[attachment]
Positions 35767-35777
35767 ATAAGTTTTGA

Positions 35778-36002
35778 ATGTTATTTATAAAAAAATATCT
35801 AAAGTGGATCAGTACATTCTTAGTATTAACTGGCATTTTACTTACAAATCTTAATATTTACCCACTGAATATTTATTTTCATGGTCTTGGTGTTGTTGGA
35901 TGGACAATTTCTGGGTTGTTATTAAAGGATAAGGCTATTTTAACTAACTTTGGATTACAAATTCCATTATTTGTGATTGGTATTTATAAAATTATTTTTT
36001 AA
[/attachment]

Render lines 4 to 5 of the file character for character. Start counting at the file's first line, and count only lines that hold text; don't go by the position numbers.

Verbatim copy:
35778 ATGTTATTTATAAAAAAATATCT
35801 AAAGTGGATCAGTACATTCTTAGTATTAACTGGCATTTTACTTACAAATCTTAATATTTACCCACTGAATATTTATTTTCATGGTCTTGGTGTTGTTGGA